Dual Density Midsoles ASICS report

Is there a role for dual density midsoles in modern athletic shoes?


Running is a popular activity. And despite a small population that continue to support the barefoot and minimalist movement, most runners are wearing shoes. Each year, recreational runners purchase up to three pairs of running shoes, with the purchases being in part motivated by the expectation of improved running performance. But how do we identify the right shoe for an individual? Well despite the large number of running shoes sold each year, there are currently no criteria to help runners decide which is the best running shoe for them. This results in shoe selection based on subjective assessments of shoe characteristics and anecdotally-based marketing literature and product information from shoe manufacturers, or video gait analysis results from technical retail stores.


Traditionally, running shoes have been categorised based on levels of support ranging from structured cushioning to motion control. Underpinning the concept of support is the presence of different midsole designs. Dual density footwear (characterised by two differing density layers of a midsole) has been a keepsake of athletic footwear design for the best part of 30 years. The long held belief was that dual density midsoles stopped the foot from pronating through loading response and midstance, as well as providing medial stability to the shoe. Despite this anecdotal categorisation of running shoes, evidence from the literature does not support the premise the footwear can control motion [1].  However, runners continue to purchase this shoe on the basis that it feels more comfortable and stable for them when they run.


There has no doubt been a lot of pressure with regards to the effect of this type of footwear and whether it should still exist of recent times. Largely anecdotal and pseudo expert opinion without a huge amount of published evidence to support such strong statements. There are certainly brands removing dual density systems from their range, despite evidence presented by Malisoux and co-authors that some dual density designs are associated with lower injury risk. So is there a role for dual density midsoles in 2019? I want to delve into the best part of four years research to share our investigation findings and the two big lessons we learnt along the way.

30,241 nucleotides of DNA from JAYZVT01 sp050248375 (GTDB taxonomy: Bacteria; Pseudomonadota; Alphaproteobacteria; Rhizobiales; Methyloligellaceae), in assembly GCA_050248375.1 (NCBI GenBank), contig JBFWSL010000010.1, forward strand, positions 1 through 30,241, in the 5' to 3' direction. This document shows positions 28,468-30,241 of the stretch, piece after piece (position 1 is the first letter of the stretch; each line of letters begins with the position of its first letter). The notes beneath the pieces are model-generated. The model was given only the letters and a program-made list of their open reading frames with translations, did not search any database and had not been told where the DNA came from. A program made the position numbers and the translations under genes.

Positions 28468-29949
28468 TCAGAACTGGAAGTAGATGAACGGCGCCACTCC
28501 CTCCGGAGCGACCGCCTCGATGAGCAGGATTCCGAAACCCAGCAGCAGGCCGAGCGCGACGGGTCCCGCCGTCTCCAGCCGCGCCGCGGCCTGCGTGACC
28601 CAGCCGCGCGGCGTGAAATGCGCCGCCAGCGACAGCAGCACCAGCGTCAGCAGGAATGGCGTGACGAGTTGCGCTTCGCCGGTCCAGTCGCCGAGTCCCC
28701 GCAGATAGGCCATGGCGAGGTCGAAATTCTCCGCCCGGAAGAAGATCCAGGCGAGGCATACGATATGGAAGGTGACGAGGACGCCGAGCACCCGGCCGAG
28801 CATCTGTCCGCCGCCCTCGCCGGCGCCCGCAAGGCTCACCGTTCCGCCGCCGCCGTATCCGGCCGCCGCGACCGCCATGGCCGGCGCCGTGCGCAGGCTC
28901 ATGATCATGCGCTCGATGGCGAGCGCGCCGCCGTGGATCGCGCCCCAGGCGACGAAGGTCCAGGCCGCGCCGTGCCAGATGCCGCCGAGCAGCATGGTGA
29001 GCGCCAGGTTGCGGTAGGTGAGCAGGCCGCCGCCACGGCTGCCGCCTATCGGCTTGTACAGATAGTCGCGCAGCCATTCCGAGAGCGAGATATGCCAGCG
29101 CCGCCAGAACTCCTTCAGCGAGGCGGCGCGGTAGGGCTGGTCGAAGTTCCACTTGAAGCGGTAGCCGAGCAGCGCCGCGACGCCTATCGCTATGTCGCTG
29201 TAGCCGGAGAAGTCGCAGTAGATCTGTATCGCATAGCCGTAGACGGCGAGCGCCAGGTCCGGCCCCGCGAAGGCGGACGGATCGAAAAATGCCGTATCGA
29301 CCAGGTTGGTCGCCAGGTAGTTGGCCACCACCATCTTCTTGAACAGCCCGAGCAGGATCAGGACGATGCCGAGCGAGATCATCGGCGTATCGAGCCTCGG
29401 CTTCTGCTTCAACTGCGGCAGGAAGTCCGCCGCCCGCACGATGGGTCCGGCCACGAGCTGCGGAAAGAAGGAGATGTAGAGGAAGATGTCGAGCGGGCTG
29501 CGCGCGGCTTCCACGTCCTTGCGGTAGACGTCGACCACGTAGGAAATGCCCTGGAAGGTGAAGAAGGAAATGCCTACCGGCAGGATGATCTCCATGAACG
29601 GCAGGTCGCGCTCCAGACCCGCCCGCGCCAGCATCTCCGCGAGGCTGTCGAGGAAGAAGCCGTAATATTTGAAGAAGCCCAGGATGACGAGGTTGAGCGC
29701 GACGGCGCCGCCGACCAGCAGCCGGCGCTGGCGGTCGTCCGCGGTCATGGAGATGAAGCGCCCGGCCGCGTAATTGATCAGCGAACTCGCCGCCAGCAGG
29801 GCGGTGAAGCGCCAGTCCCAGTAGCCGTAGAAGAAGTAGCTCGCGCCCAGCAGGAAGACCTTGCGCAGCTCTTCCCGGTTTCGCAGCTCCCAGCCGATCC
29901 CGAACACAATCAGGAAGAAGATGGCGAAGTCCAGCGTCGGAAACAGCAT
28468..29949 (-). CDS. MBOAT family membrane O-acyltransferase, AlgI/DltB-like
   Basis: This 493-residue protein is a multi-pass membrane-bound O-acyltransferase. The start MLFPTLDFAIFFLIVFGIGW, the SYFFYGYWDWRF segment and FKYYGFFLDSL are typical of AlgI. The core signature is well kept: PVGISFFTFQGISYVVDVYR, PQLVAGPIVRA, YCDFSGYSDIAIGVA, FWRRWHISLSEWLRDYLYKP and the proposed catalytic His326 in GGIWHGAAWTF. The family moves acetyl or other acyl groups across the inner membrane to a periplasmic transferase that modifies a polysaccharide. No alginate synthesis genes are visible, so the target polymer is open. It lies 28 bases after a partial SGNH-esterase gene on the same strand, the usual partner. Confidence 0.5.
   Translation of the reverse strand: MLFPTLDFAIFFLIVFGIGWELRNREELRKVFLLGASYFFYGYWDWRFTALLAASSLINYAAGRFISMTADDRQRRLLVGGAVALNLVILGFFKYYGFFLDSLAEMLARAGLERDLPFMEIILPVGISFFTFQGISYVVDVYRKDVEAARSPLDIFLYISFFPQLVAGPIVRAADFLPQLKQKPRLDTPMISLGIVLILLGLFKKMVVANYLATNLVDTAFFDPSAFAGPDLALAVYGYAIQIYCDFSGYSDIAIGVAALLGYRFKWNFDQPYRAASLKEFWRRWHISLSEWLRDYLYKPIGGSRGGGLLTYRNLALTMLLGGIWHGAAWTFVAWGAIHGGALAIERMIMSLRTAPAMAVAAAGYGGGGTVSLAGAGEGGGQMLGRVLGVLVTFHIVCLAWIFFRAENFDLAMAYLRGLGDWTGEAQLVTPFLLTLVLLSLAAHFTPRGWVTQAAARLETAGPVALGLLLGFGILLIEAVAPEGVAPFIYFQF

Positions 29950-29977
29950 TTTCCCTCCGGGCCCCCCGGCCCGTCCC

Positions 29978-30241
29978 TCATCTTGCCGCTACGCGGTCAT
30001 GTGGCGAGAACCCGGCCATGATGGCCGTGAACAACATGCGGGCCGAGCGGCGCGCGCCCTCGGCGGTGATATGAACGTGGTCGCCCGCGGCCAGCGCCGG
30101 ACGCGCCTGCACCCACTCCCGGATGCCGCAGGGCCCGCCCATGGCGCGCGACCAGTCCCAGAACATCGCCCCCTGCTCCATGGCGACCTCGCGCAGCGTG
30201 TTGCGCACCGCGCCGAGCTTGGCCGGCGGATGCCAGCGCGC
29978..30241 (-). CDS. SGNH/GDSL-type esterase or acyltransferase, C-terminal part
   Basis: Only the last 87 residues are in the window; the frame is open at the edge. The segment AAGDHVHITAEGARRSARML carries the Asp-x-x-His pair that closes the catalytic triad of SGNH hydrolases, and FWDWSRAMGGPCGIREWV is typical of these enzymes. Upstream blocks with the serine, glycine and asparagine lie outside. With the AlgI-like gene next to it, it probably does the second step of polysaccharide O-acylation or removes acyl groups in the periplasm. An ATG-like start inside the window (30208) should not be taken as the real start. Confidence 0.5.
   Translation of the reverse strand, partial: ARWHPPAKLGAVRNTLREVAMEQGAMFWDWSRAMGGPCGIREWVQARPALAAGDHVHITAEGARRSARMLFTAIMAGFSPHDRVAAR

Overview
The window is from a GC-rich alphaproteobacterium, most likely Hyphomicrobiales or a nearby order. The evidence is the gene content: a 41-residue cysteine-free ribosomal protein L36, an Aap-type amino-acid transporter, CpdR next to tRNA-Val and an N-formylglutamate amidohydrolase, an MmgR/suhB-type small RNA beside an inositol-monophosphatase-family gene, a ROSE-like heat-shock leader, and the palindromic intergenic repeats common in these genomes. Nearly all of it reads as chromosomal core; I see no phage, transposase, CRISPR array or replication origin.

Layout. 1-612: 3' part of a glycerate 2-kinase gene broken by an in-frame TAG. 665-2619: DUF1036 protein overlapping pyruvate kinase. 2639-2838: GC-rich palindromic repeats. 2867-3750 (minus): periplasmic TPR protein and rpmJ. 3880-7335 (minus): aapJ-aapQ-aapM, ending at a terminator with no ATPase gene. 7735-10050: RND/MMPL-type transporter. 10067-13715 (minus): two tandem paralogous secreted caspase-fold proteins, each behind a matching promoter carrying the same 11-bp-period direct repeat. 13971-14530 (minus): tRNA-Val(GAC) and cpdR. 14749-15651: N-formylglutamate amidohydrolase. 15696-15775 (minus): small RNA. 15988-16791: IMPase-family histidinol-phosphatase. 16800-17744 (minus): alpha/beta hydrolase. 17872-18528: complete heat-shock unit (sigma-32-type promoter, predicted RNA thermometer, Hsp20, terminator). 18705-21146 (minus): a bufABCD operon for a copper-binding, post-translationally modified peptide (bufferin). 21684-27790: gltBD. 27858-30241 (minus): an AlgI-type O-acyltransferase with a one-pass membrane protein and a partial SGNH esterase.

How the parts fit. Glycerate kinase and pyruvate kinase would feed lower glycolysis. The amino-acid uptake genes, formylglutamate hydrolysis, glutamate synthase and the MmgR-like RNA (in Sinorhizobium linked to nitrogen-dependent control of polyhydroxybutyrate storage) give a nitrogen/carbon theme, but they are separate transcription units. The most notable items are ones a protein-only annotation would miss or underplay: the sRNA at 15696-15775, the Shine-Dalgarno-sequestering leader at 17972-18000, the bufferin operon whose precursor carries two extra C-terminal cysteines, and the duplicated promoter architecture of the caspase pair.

Lesson 1: Not all dual density systems are the

same. 

 

I think its unfair to label dual density systems don’t work. Because the Brooks Adrenaline was a different design to the ASICS Kayano, which was then different to the NIKE Structure Triax and New Balance 860. Some posts were hard density. Some posts were different in geometric design. If we consider ASICS DUOMAX system, it is simply a thin (say 10mm thick) wall in the medial midsole in the midfoot that was never purported to act on the subtalar joint, where as the former Adrenaline was a wall of stiffer midsole material in the posterior heel of the shoe. Similar concepts yet differing positions equals different purported function. Heck you could argue the Nimbus is a dual density system in the past with fluid ride midsole system actually being composed of two differing midsole materials which will each respond in different ways.


If we are going to make conclusive statements about something working/not working, you have to be comparing apples with apples.


Lesson 2: The literature hasn’t actually properly investigated the effects of these designs on running biomechanics. 


When you look at the design of most studies investigating dual density footwear, the outcomes used are a result of the instantaneous effects of the shoe, and it is therefore unknown what the acquired effect of the shoe is overtime, whether that be after defined periods of running or accumulative periods of wear.


This design error becomes really important in terms of clinical translation.


Runners often don’t report issues straight away, but more so 5-10kms into a run. The question has to be asked what is happening at this point when someone starts to experience symptoms? Perhaps they are getting tired and the function of the body (not just foot and ankle) is changing. Not ignoring the role of age of shoes in performance, but fatigue has been shown to reduce performance. Research suggests that stride patterns deteriorate in the presence of fatigue ( or running near exhaustion)[2], increased rearfoot eversion magnitude and velocity [3-5], a decrease in step time / shorter stride length / increased cadence [6], reduced plantar loading [2, 6], reduced